Ascension Providence Rochester Hospital—the training site for Wayne State University Family Medicine and Transitional Year residents located in Michigan’s Oakland County, one of the hardest-hit counties of the state and nation—is quickly becoming a primarily COVID-19 hospital.

“All of our family medicine and transitional year residents are on the front lines in the fight against the COVID-19 virus in our hospital,” said Pierre Morris, MD, clinical assistant professor and residency program director for the Wayne State University / Ascension Family Medicine and Transitional Year residency programs.

“Our residents have joined COVID-19 teams headed by our family medicine faculty physicians and have also joined our hospital ICU COVID teams headed by our pulmonologists, providing direct care to the most critically ill patients, many of whom remain intubated. It is a daunting task that is persistently physically and emotionally draining, but our residents and faculty continue to confront this challenge daily. The COVID-19 virus has also affected our family medicine clinic practice, where our residents are conducting telemedicine visits for our patients who continue to need our care. We are essentially at war against the ravages of this virus; it is truly an unprecedented public health emergency."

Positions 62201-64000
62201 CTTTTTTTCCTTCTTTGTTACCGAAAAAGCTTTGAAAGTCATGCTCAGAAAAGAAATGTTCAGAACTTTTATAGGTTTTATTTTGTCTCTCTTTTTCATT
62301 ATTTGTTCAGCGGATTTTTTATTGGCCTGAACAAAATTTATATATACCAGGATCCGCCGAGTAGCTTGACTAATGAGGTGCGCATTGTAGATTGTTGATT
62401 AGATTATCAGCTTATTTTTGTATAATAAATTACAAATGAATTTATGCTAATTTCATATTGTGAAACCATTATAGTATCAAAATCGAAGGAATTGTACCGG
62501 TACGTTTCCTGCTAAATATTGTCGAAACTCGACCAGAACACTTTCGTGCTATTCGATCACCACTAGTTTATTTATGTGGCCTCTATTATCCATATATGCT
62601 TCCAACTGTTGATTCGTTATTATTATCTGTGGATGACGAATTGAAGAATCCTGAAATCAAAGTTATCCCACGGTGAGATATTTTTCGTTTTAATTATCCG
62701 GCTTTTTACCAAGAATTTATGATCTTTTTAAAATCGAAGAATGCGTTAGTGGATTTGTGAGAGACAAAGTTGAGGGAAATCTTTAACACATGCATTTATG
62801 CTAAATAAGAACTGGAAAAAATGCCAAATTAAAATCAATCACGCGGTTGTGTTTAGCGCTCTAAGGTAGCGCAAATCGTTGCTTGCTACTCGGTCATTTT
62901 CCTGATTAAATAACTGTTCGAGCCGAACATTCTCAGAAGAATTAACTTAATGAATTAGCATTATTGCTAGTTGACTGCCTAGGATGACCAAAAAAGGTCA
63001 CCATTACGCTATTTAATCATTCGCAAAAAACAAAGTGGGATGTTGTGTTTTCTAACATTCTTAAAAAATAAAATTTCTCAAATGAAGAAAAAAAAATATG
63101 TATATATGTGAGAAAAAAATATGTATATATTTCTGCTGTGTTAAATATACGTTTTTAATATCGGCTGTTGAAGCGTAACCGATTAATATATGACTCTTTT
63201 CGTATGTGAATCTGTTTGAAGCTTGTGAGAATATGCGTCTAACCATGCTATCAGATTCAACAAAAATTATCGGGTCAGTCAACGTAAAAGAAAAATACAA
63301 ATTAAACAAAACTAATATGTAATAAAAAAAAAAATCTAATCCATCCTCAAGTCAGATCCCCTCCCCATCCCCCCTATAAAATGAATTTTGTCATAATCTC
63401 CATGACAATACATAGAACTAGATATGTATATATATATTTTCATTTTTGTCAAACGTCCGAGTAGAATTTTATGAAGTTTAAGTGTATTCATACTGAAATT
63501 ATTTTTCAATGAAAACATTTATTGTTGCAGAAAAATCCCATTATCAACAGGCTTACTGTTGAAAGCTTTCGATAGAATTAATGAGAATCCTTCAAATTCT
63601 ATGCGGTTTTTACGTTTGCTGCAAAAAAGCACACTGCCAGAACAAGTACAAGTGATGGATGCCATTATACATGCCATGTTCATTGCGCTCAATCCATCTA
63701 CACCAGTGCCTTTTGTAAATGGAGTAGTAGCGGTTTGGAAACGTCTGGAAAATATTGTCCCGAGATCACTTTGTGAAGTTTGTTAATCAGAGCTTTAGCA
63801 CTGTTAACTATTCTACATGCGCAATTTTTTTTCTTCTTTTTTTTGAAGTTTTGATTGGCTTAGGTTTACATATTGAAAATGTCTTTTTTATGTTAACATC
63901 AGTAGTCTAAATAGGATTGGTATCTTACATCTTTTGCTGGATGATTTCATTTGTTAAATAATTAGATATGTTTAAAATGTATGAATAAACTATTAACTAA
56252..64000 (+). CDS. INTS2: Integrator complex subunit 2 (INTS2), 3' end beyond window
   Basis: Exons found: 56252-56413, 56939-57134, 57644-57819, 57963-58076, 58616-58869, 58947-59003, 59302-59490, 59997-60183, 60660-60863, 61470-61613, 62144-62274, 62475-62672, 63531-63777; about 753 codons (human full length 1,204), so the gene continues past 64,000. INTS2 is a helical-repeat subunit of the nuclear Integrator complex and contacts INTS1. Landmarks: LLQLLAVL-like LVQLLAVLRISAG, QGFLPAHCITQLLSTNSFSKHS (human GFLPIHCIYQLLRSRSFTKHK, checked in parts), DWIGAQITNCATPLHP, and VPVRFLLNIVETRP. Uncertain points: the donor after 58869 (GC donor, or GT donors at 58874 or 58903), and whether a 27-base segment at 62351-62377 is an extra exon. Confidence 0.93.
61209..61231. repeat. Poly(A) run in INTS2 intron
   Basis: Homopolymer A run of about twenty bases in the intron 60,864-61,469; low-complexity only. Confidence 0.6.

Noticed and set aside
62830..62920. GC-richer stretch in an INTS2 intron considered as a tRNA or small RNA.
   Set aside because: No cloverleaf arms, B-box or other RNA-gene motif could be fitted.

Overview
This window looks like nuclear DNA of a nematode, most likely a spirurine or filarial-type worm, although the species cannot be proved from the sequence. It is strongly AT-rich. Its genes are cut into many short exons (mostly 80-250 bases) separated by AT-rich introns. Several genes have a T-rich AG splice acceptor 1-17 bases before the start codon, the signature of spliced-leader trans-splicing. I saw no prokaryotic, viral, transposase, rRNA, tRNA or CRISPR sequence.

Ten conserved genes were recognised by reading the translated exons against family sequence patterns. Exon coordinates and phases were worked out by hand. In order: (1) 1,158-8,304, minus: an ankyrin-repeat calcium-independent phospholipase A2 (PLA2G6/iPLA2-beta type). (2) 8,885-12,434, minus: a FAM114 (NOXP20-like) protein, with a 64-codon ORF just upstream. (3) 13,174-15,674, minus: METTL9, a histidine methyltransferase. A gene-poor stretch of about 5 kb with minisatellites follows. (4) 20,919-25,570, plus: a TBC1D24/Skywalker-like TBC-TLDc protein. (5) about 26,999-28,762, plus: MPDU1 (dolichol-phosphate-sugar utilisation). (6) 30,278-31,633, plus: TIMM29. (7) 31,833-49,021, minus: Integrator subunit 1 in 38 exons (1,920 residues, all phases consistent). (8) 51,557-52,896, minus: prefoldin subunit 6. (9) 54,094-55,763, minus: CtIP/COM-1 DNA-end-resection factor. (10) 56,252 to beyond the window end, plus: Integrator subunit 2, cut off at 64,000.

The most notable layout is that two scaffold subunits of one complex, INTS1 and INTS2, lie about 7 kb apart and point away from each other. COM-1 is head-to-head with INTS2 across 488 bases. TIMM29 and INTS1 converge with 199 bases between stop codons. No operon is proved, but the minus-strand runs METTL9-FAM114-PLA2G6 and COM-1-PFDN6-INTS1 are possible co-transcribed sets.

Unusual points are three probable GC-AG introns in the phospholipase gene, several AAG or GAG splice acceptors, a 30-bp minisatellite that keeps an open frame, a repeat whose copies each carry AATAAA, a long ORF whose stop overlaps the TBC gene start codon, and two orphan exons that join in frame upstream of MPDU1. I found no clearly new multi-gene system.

Dr. Morris went on to share that in addition to the program’s current residents being front and center in this battle, “we also have many of our incoming residents from the recent 2020 residency Match who are volunteering to step up and help on the frontlines, treating COVID-19 infected patients.”